Most military members usually cannot show that they are materially affected due to their service when a divorce action is filed against them. For example, if spouses are living in the U.S. either on base or near each other, there often should be no reason to delay divorce proceedings. Similarly, if the military spouse has been temporarily relocated within the U.S. but has accumulated leave time, courts will likely minimize any delay.
If a service member has received notice of a divorce or other legal action, they must usually at least provide a letter to the court requesting a delay. The letter should explain how military service affects the ability to appear in court and provide a date when that person will be able to appear. A letter from a superior officer might also be included stating that the service member's duties prevent appearing in court and that leave is not authorized at the current time.
Extended or repeated delays can be frustrating for a civilian spouse who is seeking a military divorce or a change in child support or custody. However, the protections under the SCRA do not mean a divorce can never be granted or that the military member will never be required to appear in court. The SCRA may delay litigation, but it does not cancel it.
Even if a judge delays legal proceedings until a service member can appear, courts can still issue temporary orders. Courts will often balance the best interests of a child against SCRA provisions and enter temporary custody orders even if the military parent is unavailable. However, permanent custody orders would not be considered until the military parent could appear in court.
If a civilian spouse files for divorce, at some point in the proceeding he or she must verify the military status of the other spouse and whether the SCRA applies. Proof of non-military status can often be obtained by searching the database of the Defense Manpower Data Center. The plaintiff typically completes and files an affidavit stating they have exercised due diligence to determine the defendant's military status.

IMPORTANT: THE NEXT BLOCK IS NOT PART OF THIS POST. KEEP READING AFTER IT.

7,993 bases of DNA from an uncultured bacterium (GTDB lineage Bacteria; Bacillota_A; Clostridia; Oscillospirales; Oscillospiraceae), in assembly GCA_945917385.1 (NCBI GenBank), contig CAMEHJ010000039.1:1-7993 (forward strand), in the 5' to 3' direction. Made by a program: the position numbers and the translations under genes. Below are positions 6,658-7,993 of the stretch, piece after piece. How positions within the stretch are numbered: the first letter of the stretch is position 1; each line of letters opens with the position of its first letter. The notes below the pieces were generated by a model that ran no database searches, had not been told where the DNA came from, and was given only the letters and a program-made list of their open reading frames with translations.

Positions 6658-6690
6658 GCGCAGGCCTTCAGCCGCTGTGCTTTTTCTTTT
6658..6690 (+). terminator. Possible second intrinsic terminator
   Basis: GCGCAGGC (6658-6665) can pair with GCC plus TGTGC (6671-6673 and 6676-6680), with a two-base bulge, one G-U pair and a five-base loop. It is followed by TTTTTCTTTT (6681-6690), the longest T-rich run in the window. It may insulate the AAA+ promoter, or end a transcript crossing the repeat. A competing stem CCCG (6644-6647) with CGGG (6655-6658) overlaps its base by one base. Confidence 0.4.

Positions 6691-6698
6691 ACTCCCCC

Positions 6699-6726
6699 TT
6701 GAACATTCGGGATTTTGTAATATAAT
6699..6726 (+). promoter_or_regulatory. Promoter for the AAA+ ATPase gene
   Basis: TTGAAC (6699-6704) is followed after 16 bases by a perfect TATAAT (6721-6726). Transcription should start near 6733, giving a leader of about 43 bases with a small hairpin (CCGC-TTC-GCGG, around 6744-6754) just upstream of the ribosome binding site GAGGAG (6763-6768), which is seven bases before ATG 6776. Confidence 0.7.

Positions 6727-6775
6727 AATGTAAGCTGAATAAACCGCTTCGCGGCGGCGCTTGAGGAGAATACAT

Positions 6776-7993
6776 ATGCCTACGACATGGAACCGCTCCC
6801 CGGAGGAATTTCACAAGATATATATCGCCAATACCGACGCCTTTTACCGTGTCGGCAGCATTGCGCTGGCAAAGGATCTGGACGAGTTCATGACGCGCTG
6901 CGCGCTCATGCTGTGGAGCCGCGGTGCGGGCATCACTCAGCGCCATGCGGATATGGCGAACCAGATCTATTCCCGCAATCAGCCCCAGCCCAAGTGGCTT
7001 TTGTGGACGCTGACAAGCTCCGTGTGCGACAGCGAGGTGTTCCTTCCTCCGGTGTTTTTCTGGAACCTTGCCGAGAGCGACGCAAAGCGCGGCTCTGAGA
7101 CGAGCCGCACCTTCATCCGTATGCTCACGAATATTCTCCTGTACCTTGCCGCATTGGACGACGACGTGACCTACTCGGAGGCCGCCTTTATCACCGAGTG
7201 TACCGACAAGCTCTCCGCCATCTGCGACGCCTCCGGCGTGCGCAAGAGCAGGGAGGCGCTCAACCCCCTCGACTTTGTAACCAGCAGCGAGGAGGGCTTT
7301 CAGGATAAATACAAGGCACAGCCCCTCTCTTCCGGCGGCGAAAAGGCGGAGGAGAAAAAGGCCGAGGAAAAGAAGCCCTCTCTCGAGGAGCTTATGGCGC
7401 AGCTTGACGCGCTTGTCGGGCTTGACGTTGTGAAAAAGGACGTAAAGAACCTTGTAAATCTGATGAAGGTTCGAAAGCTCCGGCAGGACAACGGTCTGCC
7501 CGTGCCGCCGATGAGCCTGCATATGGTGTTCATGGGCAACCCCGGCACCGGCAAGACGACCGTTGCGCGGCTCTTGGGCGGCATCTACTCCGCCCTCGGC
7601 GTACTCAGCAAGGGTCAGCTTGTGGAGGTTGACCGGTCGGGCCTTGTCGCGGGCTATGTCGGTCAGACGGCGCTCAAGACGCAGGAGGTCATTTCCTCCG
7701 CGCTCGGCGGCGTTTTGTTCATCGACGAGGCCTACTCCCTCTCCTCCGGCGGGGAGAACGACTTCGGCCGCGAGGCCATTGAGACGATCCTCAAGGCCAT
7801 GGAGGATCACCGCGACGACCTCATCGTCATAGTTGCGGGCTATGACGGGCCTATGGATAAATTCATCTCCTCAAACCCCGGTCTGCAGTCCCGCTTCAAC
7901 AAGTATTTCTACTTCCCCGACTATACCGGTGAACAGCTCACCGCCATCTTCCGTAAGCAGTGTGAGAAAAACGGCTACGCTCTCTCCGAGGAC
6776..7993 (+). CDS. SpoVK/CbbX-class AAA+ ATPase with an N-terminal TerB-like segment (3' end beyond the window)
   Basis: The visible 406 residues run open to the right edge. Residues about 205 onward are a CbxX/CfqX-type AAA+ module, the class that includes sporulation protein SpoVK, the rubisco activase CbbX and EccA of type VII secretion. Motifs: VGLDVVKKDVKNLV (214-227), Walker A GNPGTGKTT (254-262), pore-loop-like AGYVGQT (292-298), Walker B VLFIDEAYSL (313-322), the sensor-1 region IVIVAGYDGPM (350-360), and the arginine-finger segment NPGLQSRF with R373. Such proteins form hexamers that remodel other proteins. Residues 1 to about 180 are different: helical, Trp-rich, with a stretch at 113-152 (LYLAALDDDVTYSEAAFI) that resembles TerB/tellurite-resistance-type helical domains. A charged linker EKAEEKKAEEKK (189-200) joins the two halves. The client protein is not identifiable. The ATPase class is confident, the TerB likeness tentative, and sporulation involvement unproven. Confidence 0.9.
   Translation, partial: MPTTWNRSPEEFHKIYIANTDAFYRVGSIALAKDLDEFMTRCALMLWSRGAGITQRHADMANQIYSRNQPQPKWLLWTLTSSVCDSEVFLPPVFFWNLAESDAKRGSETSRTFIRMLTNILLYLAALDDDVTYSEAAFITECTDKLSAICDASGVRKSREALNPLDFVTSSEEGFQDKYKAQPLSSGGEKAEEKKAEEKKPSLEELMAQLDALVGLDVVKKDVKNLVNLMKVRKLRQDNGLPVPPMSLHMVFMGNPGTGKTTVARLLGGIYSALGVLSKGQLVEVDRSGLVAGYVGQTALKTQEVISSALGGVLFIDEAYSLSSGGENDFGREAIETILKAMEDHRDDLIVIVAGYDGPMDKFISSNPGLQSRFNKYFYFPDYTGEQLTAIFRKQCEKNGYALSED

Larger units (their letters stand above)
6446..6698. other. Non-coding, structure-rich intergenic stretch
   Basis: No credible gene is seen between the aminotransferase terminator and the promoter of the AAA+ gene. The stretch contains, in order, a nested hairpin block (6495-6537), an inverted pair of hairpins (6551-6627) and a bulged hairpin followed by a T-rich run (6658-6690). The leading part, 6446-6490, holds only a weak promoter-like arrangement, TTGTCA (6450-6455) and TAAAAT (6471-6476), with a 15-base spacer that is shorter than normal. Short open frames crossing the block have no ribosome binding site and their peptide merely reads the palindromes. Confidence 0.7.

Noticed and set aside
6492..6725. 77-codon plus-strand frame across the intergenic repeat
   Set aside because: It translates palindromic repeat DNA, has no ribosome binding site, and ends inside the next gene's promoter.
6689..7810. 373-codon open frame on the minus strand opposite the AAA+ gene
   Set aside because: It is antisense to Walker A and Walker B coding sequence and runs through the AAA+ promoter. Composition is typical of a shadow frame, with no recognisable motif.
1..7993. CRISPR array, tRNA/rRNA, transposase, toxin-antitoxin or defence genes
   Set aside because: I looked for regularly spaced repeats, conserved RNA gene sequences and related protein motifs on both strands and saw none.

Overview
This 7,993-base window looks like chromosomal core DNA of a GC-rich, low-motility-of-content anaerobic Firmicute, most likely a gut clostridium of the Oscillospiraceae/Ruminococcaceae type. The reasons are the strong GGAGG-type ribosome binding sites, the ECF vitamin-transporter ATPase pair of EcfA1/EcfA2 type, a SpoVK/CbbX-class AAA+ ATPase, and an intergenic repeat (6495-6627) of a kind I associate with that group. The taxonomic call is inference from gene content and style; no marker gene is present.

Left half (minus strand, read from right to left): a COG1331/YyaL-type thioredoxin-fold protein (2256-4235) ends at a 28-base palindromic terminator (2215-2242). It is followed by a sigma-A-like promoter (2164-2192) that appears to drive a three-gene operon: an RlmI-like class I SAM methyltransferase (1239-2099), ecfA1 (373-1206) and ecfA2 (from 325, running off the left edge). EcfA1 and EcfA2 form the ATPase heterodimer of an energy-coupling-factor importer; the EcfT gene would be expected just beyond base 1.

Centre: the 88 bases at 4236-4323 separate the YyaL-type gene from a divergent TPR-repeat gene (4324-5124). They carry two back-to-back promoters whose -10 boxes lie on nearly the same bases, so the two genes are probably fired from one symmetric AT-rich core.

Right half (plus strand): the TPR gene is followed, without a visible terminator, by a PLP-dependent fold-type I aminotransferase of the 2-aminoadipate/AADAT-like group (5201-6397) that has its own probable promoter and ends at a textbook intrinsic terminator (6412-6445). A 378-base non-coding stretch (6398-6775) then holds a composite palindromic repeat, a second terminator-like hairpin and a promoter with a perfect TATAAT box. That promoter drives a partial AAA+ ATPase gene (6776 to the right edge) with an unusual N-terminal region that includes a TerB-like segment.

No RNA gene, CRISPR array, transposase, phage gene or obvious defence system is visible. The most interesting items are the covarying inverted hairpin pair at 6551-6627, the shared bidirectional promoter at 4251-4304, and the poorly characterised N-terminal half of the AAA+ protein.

Service members can waive their rights under the SCRA. For example, spouses filing jointly for an uncontested divorce implicitly waive any SCRA considerations. Waivers must be in writing and signed during or after the service member's period of military service. Any waiver of SCRA rights signed before a person enters the military is invalid.
Most states have also enacted laws that parallel or provide additional protections for military members involved in family law disputes. Common provisions extend SCRA protections to state National Guard members, prevent the entry of orders making permanent changes in custody provisions and prohibit using current or potential deployments as the sole basis for a change in custody.
The SCRA and related state laws can become complicated. The effect of these laws largely depends on the specific circumstances of the military member involved. When dealing with a military spouse or ex-spouse regarding family law matters, consultation with an attorney who has experience handling military divorces is recommended. If you have a military divorce, contact the Law Offices of Peter Van Aulen at (201) 845-7400 for an initial free consultation.